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Anything "epochal" requires the full range of emotion. "Humor as tragedy" or a farce works very well in such idioms...or as a prelude to something horrific. Nothing like a good joke before one of your characters is suddenly deceased.


'Two Weeks with the Queen' by Morris Glitzman is a very funny book, but it is about death and grieving. (It doesn't use black humour.) It is sometimes used to help children and teenagers who have suffered a bereavement. The right type of humour in the right position always has a place in a novel.


One of the saddest stories I know, "In the Cemetery Where Al Jolson is Buried," by Amy Hempel, is full of humor. (Interesting - it's available online.) The humor is used there like a magician uses misdirection. The narrator and the main character are both funny, and they joke around through the whole piece until the end when things go bad, then the story ...


In a novel-length work, there is almost always room for some humour. I'd say the trick is to choose the right type, and in the right places. Be the right kind of funny If you've seen it, think of the TV show Breaking Bad. Its subject matter was bleak and often gruesome; its emotional content was utterly brutal; but the writers sprinkled in plenty of ...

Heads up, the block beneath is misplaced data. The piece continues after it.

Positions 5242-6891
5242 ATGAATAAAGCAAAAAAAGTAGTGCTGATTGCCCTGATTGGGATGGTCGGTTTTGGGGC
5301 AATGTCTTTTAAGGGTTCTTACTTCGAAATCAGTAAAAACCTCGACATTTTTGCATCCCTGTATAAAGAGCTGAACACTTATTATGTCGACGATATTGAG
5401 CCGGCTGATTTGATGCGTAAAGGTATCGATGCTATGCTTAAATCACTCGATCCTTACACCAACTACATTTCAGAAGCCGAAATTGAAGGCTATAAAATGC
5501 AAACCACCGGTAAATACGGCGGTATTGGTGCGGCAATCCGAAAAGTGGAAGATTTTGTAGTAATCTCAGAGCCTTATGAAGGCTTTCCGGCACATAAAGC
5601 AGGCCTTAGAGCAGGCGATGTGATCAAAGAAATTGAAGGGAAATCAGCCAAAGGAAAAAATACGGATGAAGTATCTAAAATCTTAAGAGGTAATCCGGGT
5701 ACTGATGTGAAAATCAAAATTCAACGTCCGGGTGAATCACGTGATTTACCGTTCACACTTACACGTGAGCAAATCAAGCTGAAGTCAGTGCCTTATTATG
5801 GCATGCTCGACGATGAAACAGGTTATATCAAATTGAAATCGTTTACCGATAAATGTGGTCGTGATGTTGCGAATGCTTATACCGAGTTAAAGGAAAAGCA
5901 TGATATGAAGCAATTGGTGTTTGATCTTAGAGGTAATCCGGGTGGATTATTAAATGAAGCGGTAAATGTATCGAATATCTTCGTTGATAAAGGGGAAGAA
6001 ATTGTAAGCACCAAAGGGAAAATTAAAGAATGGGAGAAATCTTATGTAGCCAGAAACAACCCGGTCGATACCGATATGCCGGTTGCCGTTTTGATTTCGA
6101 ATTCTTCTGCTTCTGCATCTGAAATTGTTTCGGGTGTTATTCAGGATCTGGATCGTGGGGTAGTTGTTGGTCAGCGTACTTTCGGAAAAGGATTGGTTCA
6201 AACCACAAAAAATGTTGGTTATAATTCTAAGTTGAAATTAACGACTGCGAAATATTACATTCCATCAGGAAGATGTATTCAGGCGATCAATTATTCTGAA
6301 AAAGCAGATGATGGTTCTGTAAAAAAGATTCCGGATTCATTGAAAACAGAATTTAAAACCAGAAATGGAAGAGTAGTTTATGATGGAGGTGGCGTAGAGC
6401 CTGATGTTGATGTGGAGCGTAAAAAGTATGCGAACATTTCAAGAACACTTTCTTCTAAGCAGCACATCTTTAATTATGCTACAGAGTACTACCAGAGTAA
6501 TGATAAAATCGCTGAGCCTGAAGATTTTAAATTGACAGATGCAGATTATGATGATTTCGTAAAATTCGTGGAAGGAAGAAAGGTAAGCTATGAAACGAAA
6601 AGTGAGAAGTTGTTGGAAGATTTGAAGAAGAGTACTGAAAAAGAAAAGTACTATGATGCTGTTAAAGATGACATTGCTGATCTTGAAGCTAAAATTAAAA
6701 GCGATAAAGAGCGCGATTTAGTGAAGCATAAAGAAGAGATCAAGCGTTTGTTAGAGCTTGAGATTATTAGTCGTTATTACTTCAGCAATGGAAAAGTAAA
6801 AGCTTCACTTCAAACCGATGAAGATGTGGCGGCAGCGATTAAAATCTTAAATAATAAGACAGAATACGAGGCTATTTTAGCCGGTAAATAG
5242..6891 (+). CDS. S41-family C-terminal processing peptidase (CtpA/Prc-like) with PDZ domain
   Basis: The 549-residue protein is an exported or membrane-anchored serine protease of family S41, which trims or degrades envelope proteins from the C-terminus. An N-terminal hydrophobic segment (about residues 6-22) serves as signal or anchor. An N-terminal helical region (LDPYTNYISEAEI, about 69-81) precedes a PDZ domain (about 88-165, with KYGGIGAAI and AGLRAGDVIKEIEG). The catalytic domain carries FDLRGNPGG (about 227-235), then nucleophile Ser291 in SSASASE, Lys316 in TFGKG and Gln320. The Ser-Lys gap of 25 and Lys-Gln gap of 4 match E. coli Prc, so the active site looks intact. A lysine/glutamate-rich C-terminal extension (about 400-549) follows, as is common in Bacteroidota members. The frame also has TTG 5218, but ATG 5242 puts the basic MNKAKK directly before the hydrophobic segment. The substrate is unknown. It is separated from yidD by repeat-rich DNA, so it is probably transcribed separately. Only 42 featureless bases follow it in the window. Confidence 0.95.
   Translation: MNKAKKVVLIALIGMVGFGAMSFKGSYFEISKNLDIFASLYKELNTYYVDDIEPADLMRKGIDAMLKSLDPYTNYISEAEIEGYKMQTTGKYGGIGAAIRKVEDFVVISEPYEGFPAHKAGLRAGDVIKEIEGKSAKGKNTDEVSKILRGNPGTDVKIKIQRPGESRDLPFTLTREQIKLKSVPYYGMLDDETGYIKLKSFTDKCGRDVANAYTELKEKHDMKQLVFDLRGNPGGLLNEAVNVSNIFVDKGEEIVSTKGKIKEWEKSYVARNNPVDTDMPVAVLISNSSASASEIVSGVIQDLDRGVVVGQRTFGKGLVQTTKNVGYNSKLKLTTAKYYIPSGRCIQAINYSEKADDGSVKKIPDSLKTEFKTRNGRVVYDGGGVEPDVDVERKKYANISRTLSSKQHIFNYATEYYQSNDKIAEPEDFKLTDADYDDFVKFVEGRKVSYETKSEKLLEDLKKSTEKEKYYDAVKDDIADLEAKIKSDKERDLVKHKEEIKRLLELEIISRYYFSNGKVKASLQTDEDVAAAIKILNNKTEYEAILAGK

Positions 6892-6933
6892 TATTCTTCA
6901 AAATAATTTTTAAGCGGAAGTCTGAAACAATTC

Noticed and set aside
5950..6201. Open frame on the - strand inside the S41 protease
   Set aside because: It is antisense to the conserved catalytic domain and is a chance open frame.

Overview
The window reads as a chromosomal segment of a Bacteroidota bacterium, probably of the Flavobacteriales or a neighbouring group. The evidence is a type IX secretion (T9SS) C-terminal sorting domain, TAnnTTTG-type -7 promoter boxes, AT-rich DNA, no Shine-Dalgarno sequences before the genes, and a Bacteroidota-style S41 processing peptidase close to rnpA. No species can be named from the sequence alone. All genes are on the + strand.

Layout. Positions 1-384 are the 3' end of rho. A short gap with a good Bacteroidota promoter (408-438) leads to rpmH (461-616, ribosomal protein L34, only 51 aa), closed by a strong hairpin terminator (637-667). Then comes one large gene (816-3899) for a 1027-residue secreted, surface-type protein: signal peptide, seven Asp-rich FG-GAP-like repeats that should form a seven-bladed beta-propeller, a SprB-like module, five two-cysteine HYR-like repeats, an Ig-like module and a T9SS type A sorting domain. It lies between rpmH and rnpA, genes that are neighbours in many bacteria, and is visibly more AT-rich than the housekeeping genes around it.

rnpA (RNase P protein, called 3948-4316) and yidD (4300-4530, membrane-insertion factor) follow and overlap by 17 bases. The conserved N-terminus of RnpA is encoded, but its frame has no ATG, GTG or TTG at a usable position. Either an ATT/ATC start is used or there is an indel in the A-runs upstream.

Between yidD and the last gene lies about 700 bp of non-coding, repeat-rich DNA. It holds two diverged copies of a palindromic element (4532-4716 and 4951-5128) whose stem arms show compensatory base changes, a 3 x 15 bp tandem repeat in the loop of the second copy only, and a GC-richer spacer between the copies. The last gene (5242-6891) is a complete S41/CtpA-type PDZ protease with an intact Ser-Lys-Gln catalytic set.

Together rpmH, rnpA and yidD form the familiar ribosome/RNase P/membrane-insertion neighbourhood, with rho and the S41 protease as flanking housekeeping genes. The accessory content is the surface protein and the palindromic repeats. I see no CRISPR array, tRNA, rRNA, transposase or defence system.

"Sarcasm", "Logical Comedy" completely fits this genre. You know, sometimes when plot gets too serious, you can make a joke or two about how one got saved. Let the characters induce the comedy.


"Humor" should be taken in context of the whole story. If your story is basically humorous, then "humor" is what one would expect, and would help, not hurt the story. If your story is basically serious, you may have one or two humorous scenes for "comic relief," but "too much humor would detract from the story. From the sound of the question, your story ...

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